May 19, 2003
Unilever asks its Indian subsidiary HLL to discuss child labour
On the 15th of May the issue of child labour in cotton seed production was discussed between Unilever Netherlands and the India Committee of the Netherlands, the Confederation of Netherlands Trade Unions, Amnesty International, Novib/Oxfam Netherlands and the Indian M. Venkatarangaiya Foundation (MVF). Unilever agreed to ask her Indian subsidiary Hindustan Lever to have a meeting in the region of production (Andhra Pradesh) with MVF.
The MV Foundation is a very renowned non-governmental organisation that has more than ten years of grass-roots experience in fighting child labour and getting more than 150.000 children into full-time education. The organisation is also closely involved in combating child labour in cotton seed production and has already been able to hundreds of these children from work to school. Furthermore it has actively pursued a dialogue with companies involved in child labour in cotton seed production.
The Dutch organisations do hope that the discussions between HLL and the MV Foundation will now lead to concrete measures for the benefit of children producing cotton seed in India. Together with their Indian partners, they will closely watch the results.
The Dutch organisations that brought the issue of child labour in cotton seed production to the attention of Unilever, regret that Unilever has provided the press and the public with incorrect information, in particular in its press release of May 5th 2003.
Contrary to Unilever's contention that the NGOs have not sought contact with HLL, MVF has been trying to establish contact with HLL in Mumbai, thus far without results. However there have been contacts with Paras Extra Growth Seeds Ltd in Andhra Pradesh. Hindustan Lever Ltd. (HLL), the Indian subsidiary of Unilever, owns 26% of the shares of Paras and was full owner up to March 2002. The contacts with Paras have not led to any concrete results yet.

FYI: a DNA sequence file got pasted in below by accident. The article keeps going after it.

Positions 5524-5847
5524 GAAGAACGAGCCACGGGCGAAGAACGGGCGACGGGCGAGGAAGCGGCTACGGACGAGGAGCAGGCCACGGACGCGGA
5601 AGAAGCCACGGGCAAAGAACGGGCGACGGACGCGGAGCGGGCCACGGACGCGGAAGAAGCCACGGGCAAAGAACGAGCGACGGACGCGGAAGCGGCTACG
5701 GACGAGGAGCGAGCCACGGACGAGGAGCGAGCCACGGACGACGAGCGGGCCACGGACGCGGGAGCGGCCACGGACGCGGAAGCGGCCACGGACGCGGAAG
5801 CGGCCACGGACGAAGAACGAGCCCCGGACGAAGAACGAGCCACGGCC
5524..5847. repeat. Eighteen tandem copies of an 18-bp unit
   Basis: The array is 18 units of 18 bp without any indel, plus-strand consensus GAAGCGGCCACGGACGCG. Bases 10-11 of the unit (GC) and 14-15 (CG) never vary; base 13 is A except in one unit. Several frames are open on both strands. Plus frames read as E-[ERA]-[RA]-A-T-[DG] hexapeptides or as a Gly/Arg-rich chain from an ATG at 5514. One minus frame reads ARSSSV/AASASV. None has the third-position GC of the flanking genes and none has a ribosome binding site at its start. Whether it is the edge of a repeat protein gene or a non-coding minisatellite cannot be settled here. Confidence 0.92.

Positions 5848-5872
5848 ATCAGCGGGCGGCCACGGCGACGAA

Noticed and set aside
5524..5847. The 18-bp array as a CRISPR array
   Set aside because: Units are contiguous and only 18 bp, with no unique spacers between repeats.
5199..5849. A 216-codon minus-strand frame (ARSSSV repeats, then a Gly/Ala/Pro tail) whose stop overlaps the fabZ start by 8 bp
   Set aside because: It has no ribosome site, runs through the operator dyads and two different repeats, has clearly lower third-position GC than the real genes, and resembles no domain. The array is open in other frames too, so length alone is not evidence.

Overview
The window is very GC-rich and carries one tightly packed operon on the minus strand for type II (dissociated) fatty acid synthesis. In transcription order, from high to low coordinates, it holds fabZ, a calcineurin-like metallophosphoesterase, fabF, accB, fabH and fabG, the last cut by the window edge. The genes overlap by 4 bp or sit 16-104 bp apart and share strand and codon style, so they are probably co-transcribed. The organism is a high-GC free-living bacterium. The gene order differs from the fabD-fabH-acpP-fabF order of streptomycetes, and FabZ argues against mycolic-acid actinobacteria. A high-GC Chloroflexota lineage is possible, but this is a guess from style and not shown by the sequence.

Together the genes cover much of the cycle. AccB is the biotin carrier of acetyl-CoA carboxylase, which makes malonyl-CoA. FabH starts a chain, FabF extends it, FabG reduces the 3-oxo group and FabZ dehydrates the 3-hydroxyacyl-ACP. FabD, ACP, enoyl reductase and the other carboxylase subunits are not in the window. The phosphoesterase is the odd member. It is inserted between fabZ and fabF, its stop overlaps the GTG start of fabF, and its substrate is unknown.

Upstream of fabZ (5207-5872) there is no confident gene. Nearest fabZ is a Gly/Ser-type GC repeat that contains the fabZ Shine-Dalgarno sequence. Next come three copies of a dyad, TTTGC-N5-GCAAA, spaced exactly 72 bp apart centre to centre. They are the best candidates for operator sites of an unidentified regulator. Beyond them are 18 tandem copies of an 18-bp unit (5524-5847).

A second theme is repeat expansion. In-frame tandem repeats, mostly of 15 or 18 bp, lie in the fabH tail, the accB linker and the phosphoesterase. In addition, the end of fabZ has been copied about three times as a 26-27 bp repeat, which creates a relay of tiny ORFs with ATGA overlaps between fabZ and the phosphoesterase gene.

In its press release Unilever also mentions its extensive correspondence and talks on the issue. The fact is that there has been one letter from Unilever, avoiding to take any responsibility for the issue, and one meeting in February 2002 at the request of the Dutch organisations. During this meeting a draft report was handed over to Unilever. After that there has been no reaction or correspondence on the report's content.
Code of conduct
In its code of conduct Unilever stipulates that it does not allow any form of child labour and that its expects their partners to behave likewise. Child labour is also banned in its relations with suppliers through clauses in contracts and a monitoring system. Nevertheless large-scale child labour in cotton seed production for Paras - around 25.000 children - is taking place at farmers working for Paras. This is the result of elaborate research by Dr. Davuluri Venkateswarlu commissioned by the India Committee of the Netherlands.
Apart from Unilever, the Dutch organisations also send the report of Dr. Venkasteswarlu to the Dutch seed multinational Advanta. The report shows that they are making use of the labour of about 2.700 children. Advanta has publicly admitted that there is a problem, even though they minimise their own role in it. They do however say that they are willing to look for solutions in a constructive dialogue with the local authorities and the non-governmental organisations.
See also press release 'Unilever, Monsanto and other multinationals involved in large-scale child labour in India's cotton seed production' (May 14, 2003): http://www.indianet.nl/pb030514.html.|
For the report 'Child Labour and Trans-National Seed Companies in Hybrid Cotton Seed Production in Andhra Pradesh' by Dr. Davuluri Venkateswarlu, see: http://www.indianet.nl/cotseed.html. Dr. Venkasteswarlu, director of Global Research and Consultancy Services, is also the author of the report 'Seeds of Bondage - Female Child Bonded Labour in Hybrid Cotton Seed Production in Andhra Pradesh' published by Business and Community Foundation and Plan International (India Chapter) in 2001.
For the press release of Unilever (May 5, 2003), see: http://www.unilever.com/mediacentre/pressreleases/2003/20030505_child_labour.aspx.
For more information:
Gerard Oonk, co-ordinator India Committee of the Netherlands